Trishashti Shalaka Purusha Caritra

by Helen M. Johnson | 1931 | 742,503 words

This is the English translation of the Trishashti Shalaka Purusha Charita (literally “The lives of the sixty-three illustrious People”), a Sanskrit epic poem written by Hemachandra in the twelfth century. The work relates the history and legends of important figures in the Jain faith. These 63 persons include: the twenty four tirthankaras , the t...

Part 3: Pārśva’s parents (king Aśvasena and queen Vāmā)

Aśvasena of the Ikṣvāku-family was king there, by whom other regions on all sides had been made into a court-yard by armies and horses. Śrī[1] was on his chest, the goddess Vāc in his lotus-mouth, the sword on the couch of his hand, and the earth on his arm. With great ease he conquered his enemies; with great ease he ruled the earth; with great ease he gave wealth; with ease he did everything. A mountain-peak for the river of good conduct, a tree for the bird of virtues, he became the tying-post for the cow-elephant, Lakṣmī, on earth. Kings, even though always ill-behaved like serpents, did not transgress the command of the lotus of kings.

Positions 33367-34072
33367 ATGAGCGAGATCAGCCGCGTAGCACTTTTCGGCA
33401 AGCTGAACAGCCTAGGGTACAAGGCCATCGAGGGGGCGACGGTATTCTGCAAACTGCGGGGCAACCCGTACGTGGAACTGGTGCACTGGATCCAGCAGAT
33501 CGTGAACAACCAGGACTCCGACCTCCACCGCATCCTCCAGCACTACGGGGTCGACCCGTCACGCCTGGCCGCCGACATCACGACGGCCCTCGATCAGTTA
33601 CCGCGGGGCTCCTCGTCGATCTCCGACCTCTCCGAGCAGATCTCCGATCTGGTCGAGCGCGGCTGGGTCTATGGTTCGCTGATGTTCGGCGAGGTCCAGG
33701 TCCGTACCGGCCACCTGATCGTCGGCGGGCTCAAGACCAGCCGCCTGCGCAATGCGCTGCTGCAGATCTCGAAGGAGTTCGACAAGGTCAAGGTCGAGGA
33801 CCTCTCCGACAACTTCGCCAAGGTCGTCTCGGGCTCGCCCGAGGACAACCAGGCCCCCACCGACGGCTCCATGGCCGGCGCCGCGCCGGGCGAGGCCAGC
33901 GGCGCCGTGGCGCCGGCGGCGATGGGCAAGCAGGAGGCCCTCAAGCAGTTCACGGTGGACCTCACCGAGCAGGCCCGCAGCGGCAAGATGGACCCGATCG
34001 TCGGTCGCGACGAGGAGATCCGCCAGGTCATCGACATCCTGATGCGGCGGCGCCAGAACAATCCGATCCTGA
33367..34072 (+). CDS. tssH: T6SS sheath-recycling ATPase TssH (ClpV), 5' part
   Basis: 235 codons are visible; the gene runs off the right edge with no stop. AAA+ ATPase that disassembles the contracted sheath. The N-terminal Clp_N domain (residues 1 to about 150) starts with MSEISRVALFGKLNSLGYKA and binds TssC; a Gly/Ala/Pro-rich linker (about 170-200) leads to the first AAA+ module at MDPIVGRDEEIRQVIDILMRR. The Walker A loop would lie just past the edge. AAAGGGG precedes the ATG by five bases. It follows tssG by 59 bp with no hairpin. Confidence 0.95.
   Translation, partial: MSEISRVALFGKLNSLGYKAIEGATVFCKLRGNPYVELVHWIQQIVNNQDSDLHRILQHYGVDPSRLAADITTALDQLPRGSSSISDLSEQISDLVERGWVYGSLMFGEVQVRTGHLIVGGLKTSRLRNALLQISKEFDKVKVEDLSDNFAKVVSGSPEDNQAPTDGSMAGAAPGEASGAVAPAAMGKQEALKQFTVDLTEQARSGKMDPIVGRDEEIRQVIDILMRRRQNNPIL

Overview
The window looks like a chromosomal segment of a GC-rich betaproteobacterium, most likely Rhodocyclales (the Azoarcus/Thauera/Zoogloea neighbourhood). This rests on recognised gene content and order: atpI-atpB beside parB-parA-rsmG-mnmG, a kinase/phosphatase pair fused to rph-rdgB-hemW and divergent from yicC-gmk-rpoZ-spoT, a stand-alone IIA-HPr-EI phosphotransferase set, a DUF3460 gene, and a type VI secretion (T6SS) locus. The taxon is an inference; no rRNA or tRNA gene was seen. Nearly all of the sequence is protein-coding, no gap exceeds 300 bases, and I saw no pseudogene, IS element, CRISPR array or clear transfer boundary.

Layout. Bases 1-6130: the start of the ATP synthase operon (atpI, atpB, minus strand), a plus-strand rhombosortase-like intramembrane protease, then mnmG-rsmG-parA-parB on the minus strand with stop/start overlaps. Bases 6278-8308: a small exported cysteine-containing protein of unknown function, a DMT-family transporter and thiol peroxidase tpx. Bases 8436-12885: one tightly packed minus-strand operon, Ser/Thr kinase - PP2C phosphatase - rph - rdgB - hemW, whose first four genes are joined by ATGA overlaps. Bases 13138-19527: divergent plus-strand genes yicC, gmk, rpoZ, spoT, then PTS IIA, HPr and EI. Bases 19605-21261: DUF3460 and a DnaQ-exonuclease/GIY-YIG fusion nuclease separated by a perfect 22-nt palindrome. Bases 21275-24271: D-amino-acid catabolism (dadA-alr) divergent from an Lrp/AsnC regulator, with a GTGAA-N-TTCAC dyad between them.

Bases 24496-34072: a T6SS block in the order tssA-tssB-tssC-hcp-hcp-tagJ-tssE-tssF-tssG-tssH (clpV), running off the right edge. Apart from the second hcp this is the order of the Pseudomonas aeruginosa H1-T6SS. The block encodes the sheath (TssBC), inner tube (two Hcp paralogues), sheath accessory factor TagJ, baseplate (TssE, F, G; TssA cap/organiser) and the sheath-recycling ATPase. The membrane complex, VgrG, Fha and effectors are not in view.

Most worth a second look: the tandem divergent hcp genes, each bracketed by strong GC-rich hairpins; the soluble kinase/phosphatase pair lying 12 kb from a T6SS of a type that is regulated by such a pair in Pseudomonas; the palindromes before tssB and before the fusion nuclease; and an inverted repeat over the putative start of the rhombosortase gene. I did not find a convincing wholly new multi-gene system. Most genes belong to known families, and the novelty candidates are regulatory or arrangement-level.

His chief-queen, the crest-jewel of fair-eyed women, without deceit even toward her co-wives, was Queen Vāmā. She wore good conduct like the spotless glory of her husband, like a second Jāhnavī with inherent purity. She became exceedingly dear to her husband because of these various virtues. Yet she did not take the least pride in this favor.

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In the form of the śrīvatsa.